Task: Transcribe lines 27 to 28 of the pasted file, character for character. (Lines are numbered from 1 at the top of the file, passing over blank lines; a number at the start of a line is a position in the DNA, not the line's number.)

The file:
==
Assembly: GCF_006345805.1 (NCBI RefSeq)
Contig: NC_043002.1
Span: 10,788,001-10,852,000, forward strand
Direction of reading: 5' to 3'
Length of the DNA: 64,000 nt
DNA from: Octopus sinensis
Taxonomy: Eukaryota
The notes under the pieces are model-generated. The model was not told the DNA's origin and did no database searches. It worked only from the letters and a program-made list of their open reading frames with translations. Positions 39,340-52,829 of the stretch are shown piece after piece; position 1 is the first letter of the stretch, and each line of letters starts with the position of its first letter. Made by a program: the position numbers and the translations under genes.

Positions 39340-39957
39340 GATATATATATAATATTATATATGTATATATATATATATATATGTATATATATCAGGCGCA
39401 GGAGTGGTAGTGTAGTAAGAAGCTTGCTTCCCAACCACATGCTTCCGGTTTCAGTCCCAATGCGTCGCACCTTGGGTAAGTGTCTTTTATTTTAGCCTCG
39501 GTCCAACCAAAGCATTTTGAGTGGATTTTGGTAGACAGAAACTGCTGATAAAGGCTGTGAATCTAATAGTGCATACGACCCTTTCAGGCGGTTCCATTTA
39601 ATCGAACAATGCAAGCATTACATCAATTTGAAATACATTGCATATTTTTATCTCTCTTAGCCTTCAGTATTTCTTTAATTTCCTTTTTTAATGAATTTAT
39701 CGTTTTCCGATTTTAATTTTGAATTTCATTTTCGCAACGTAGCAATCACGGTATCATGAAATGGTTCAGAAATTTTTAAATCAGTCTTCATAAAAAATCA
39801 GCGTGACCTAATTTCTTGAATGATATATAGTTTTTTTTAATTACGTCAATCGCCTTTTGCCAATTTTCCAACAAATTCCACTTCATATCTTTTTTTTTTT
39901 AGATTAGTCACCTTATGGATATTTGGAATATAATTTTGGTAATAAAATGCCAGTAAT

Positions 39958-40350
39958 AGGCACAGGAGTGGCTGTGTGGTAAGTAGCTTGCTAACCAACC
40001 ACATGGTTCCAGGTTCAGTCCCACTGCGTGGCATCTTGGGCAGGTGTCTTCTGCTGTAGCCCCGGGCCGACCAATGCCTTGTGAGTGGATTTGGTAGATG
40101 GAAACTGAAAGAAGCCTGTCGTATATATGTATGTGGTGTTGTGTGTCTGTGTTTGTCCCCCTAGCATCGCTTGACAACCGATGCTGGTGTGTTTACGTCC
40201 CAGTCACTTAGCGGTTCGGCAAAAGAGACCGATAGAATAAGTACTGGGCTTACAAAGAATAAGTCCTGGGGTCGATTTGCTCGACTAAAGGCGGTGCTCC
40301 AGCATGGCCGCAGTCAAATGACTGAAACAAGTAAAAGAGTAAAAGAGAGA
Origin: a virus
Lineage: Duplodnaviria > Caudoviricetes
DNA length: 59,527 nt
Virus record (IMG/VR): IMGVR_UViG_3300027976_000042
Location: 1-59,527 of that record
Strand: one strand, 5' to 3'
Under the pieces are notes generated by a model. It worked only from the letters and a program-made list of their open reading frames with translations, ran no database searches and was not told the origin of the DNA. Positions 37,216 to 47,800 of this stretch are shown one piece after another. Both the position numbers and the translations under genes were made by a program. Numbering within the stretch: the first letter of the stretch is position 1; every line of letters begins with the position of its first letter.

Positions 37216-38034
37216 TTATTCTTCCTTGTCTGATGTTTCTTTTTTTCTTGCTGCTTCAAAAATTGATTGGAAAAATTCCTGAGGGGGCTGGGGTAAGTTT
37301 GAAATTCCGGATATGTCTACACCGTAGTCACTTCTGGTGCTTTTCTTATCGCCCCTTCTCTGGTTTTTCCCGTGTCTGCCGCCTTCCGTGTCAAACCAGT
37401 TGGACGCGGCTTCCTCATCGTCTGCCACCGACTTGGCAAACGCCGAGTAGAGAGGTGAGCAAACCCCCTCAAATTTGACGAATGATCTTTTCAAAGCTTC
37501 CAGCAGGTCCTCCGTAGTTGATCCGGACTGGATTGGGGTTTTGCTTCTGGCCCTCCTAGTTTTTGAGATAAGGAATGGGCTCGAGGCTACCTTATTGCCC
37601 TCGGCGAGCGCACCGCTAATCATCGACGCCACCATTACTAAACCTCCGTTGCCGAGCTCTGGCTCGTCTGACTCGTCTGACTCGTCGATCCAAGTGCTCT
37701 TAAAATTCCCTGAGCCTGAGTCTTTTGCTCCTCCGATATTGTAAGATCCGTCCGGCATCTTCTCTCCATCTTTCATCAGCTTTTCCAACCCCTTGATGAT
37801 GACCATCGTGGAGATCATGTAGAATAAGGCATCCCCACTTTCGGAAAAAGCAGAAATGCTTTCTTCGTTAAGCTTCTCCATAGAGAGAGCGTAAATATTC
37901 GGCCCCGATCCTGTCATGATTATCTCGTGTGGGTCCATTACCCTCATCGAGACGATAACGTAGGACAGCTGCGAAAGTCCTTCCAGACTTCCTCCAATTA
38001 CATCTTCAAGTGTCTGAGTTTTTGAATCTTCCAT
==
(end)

Location: 1-59,527 of that record
Strand: one strand, 5' to 3'